In this Region of Waterloo project, the following best practices were implemented: conducting site visits to assess recycling performance (benchmarking); providing adequate bin capacity; identifying the overall program recycling rate, and distributing new promotion and education materials. The municipality distributed almost 1000 carts, increasing average MR capacity by 4 litres/household; recycling increased by 6%. This report lists numerous operational, administrative, and educational multi-residential recycling recommendations.

2012 – TCHC Recycling Room Pilot Project – City of Toronto

Toronto Community Housing (TCHC) delivered an initiative to increase recycling rates in some of its high-rise buildings. At project onset, diversion was 10-15% and recycling carts were kept outside. The project added recycling rooms to 25 TCHC buildings to increase blue box diversion to 20% or higher, and create a more accessible space for tenants. Weight-based monitoring and superintendent reporting was used to measure progress.

2016 – Multi-Residential Cart Recycling Program – Township of Alfred and Plantagenet

For this project, the Township of Alfred and Plantagenet launched a cart service program to address broad inconsistencies – in collection containers and materials collected – in its MR sector. To create a uniform program for its 600 MR households, staff introduced 95-gallon carts across the board and initiated a single-stream program consistent with its curbside collection. The cart program was a success and diversion rate increased by more than 20% from 2015 to 2016.

2011 – Multi-Residential Containers – Quinte Waste Solutions

Quinte Waste Solutions implemented best practices at its multi-residential buildings, which service approximately 5,000 households. This project included adding new and replacing damaged recycling carts, re-labelling carts and distributing new promotion and education materials to tenants and building staff, and adding new customized bins for cardboard and glass.

Promotion and Education

2011 – Multi-Residential Containers – Quinte Waste Solutions

Quinte Waste Solutions implemented best practices at its multi-residential buildings, which service approximately 5,000 households. This project included adding new and replacing damaged recycling carts, re-labelling carts and distributing new promotion and education materials to tenants and building staff, and adding new customized bins for cardboard and glass.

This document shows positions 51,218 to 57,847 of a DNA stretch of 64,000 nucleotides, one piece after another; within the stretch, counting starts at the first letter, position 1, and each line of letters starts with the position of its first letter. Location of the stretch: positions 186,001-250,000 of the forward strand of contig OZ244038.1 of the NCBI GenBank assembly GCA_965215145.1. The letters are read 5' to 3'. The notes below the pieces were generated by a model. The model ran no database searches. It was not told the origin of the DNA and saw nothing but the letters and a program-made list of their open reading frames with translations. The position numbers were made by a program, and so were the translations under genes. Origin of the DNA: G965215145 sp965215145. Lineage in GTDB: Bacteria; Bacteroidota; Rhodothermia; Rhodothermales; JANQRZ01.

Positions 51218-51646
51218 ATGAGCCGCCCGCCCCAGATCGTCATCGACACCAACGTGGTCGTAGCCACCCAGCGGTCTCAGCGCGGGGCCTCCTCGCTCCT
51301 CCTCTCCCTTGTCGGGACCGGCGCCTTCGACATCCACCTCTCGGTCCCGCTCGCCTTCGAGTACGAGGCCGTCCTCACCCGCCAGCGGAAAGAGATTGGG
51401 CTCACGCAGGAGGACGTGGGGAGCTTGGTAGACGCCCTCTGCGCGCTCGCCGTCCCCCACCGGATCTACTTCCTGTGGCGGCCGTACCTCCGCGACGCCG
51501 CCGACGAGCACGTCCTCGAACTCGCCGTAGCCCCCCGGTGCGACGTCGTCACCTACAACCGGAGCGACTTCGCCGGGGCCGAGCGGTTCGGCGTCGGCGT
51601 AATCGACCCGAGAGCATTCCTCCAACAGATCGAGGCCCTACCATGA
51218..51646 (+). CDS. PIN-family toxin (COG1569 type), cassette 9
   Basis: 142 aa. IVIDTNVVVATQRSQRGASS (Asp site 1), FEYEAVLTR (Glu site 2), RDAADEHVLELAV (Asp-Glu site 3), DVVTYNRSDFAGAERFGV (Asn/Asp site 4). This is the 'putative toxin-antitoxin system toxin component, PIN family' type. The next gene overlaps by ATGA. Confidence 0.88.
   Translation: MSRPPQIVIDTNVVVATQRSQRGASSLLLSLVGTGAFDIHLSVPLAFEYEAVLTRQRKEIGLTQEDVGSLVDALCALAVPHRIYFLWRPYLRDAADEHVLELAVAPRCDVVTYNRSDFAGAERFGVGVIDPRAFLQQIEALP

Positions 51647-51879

2013 – Multi-Residential Superintendent and Manager Workshops – Region of Niagara

In an effort to reach council’s goal of 65% diversion, Niagara Region developed a Multi-Residential Waste Reduction Workshop for superintendents and property managers. The workshop was designed and hosted by staff in partnership with adult educator, Betty Muise. The goal was to teach superintendents and project managers about recycling so that they in turn support and educate their residents. There were 721 postcard invitations mailed out to representatives of the Region’s 600 serviced buildings; 22 attended the workshops. Evaluation provided insight regarding attendees’ initial level of recycling knowledge (low), opened up stakeholder dialogue, built relationships, and provided ideas for future initiatives. This report includes plenty of helpful information for those wishing to provide superintendent workshops, along with slides and P&E samples.

2016 – Multi-Residential Audits and Superintendent Training – City of Toronto

In this two-part project, the City of Toronto delivers a comprehensive series of waste composition studies to better understand its MR demographic, and pilots the CIF Recycling Workshop for Superintendents and Property Managers. The municipality, which provides waste management services to 4,500 buildings in a city where 55% dwellings are within multi-residential complexes, offered two half-day workshops where attendees were provided with knowledge, tools, resources and encouragement to increase diversion. The workshop was promoted via mailed and hand delivered invitation (2,100 in total), an advertisement in an industry magazine, and on the City’s website. In a post-workshop evaluation, a vast majority of the 39 attendees indicated the workshop was useful. The report includes recommendations to improve attendance.


CIF Connections Blog

The CIF Connections blog posts can provide meaningful insight into municipal peer experience in the multi-residential sector.